Somewhere in a folder in a drawer at an Citizenship and Immigration Services in Connecticut is a record of Luzia Manha’s fingerprints.
It’s been four months since she had them taken. And she’s starting to worry.
Manha, a hairdresser from Norwalk, Connecticut, has been a legal permanent resident of the United States for almost 20 years, after emigrating from Brazil in the mid-1990s. Her husband passed away in 2014, shortly after the couple finalized the adoption of their two young children. She initially applied for citizenship as a means to add a layer of security for her family.
Every time she hears Donald Trump speak, she thinks her application can’t process fast enough.
“You feel the need to become a citizen to make sure you don’t have a problem just in case he gets elected,” Manha said.
By Trump’s own definition, Manha came to the United States the “right way.” She began filing paperwork before leaving Brazil. When she first arrived on a tourist visa, she was legally unable to work — so she didn’t. Since then, she has built a successful career. Still, she fears that her status could be changed, downgraded, or even revoked under a Trump administration — a common worry among members of her Brazilian expatriate community in Connecticut.
Her children are frightened too — which their mother’s green card is no shield against. Manha recalled an incident where a classmate told her daughter that if Trump becomes president, “people that were not born here, and people that are her color, are going to be in trouble.”
“She just lost her father, and now she’s worried that her mother’s going to be sent home? And then what’s going to happen to her?” Manha said.
The Trump campaign often frames the decision to emigrate to the U.S. — one made by over a million people around the world annually — as a series of black-and-white labels or choices. There are “Americans” or “illegal immigrants.” Immigrants who came the “right way” or the “wrong way.”
For many families, it’s both/and, not either/or.
Tony Meneses, a playwright and college professor in New York City, moved to the United States from Guadalajara, Mexico, when he was a baby. His parents were able to secure citizenship for him and themselves when he was 9. His brother and sister, who were already adults at the time the family’s application was processed, remain undocumented.
“She’s very hopeful it won’t happen. She’s very confident she’ll be OK. I mean, she’s a parent, so at the end of the day, she’s always trying to transmit that comfort and safety to me.”
— Penelope Durand
Both have worked for many years in white-collar jobs. Both are married to U.S. citizens. Meneses’ brother even supported Trump for a time — until his siblings and parents persuaded him to change course.
“They’re so in the culture of this place that if something were to threaten that, that if they were taken out of here, I think it would really kind of destroy their lives,” Meneses said.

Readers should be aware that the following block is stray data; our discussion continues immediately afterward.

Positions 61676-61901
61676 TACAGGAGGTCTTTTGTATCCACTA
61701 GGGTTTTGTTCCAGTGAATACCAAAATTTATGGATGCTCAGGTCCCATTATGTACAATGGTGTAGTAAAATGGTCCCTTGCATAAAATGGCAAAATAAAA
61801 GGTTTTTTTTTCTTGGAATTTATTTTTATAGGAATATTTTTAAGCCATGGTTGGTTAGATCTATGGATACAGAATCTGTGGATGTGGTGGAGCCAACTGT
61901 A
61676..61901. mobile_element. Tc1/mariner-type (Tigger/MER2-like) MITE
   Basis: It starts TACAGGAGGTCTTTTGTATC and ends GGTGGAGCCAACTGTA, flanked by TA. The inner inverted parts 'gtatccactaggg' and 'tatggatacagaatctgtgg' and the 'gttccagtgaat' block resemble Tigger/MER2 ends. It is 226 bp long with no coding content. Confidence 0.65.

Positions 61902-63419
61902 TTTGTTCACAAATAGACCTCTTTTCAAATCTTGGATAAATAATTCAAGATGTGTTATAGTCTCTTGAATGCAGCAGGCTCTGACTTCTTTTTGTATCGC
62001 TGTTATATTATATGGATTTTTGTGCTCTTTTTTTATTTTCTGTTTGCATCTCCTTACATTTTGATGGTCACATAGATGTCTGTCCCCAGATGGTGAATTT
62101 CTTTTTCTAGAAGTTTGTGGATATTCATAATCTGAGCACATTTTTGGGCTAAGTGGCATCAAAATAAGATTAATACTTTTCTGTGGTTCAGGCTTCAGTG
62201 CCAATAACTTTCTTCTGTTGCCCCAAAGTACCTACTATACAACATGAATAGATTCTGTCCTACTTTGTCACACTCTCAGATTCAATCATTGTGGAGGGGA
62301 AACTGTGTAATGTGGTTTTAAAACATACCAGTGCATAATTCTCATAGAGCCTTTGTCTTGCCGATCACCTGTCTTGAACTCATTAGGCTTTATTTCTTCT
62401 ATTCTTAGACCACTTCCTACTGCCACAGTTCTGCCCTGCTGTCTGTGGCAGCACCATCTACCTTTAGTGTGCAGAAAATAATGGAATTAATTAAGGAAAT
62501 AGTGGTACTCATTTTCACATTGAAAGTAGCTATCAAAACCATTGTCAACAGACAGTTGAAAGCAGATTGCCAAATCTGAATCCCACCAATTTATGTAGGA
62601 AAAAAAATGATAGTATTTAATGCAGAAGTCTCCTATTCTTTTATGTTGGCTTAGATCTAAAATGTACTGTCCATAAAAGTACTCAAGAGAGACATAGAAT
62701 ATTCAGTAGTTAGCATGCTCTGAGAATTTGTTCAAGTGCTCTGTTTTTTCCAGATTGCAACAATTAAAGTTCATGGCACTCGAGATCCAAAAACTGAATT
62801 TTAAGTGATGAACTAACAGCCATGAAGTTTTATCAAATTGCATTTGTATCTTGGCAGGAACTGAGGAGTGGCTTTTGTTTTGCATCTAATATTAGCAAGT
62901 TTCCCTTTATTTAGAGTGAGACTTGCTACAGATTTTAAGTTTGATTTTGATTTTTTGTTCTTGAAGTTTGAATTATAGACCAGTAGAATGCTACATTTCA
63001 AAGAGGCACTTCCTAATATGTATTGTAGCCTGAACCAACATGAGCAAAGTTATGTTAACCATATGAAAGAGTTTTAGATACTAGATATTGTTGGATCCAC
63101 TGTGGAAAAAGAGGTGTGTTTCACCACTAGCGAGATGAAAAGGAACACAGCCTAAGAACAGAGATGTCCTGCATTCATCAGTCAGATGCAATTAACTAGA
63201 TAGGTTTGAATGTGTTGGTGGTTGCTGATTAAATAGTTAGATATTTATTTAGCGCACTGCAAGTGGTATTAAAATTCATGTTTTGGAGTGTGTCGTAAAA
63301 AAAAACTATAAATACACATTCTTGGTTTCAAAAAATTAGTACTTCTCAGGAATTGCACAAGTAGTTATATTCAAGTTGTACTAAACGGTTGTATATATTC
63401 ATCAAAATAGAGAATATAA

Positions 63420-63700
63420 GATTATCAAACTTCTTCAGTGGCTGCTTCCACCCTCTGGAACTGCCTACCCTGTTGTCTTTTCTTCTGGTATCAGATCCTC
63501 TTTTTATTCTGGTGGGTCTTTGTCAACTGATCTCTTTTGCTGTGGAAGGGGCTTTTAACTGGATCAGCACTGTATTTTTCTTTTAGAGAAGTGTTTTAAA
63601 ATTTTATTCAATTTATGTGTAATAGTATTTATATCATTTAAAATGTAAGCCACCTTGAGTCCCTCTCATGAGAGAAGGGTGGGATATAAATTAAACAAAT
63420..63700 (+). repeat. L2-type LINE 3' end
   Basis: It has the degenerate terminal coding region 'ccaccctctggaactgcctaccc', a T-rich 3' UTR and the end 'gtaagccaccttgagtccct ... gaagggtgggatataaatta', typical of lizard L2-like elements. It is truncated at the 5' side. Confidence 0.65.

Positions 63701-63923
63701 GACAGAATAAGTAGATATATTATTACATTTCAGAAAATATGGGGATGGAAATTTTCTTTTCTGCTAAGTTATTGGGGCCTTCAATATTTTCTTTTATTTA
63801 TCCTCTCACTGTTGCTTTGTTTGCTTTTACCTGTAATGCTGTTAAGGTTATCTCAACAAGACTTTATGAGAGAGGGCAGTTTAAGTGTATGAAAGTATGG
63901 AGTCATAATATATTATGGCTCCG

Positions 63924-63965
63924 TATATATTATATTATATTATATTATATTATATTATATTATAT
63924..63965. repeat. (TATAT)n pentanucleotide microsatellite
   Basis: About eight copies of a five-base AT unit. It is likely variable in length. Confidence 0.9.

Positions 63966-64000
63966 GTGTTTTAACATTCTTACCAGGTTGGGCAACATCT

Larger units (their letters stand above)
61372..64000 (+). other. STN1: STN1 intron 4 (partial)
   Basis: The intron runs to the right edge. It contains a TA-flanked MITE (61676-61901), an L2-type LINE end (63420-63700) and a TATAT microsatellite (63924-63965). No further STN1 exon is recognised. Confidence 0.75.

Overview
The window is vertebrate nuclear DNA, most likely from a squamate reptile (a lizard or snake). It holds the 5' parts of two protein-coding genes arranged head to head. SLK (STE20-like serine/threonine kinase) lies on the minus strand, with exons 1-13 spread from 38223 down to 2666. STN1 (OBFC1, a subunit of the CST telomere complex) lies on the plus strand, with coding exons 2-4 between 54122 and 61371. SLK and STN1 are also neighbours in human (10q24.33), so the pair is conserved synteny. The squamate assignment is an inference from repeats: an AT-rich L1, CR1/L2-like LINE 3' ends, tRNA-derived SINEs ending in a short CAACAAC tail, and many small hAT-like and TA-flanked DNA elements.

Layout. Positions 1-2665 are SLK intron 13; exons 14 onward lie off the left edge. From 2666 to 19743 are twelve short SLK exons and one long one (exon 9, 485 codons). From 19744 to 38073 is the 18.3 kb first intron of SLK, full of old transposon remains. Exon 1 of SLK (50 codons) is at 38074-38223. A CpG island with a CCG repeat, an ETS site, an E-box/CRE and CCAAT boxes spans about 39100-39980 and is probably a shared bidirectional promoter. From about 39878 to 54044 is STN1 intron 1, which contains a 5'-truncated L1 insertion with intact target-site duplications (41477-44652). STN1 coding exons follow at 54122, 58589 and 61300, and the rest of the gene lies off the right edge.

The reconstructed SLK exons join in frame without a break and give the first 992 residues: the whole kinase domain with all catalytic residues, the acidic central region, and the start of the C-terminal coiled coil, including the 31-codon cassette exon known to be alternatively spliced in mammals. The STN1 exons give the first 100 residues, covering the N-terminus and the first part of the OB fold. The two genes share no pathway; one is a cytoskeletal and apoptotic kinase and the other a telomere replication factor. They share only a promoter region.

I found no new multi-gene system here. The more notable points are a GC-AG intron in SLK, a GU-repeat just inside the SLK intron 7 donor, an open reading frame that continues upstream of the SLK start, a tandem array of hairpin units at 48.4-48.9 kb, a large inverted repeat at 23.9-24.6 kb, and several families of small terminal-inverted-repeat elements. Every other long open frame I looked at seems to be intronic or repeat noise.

Penelope Durand, a college student in Baltimore, said she plans to take her mother back to Peru in the event of a Trump victory.
Despite being born and raised in New Jersey, Durand views Trump’s anti-immigration rhetoric as a “direct attack on [her] family.” Her father is a U.S. citizen, and her mother is undocumented. The couple never married, and her mother’s attempts to secure permanent resident status through official channels have, so far, ended in frustration.
Durand worries that laws like Arizona’s “show your papers,” law, which allows law enforcement officials to check detainees’ immigration status during routine stops, could become the norm under a Trump presidency.
“She’s very hopeful it won’t happen,” Durand said. “She’s very confident she’ll be OK. I mean, she’s a parent, so at the end of the day, she’s always trying to transmit that comfort and safety to me.”
Regardless of her mother’s assurances and the protection of her own citizenship, leaving her mother alone in New Jersey to contend with potentially hostile authorities is not a risk Durand says she’s eager to take.
Of the millions of immigrants living in the United States, over 13 million are legal permanent residents. More than 11 million are undocumented. Millions more fall in between those categories.
Each individual exists as the nexus of a network of colleagues, family, and friends who love them, house them, cheer for them — and, increasingly, worry for them.
That anxiety is nothing new for Meneses, who has long been troubled by the possibility that his siblings could be deported — even before the current campaign season.
“It’s sort of a weird fear that I don’t think people really know,” he said. “It’s like, to constantly be afraid of something that could really just destroy everything that you worked for,” he said.
Meanwhile, Manha continues to study American history for her citizenship test. Incidents like the one her daughter experienced at school and Trump’s resilient popularity with a subset of voters remind her of the darker episodes from that sometimes-messy story.
“I felt like I was living in the past,” Manha said. The kind of future and security her family will have, she worries, is up for grabs in the 2016 election.
On Nov. 8, she, Durand, Meneses, their families, and millions more like them will see what voters want it to be.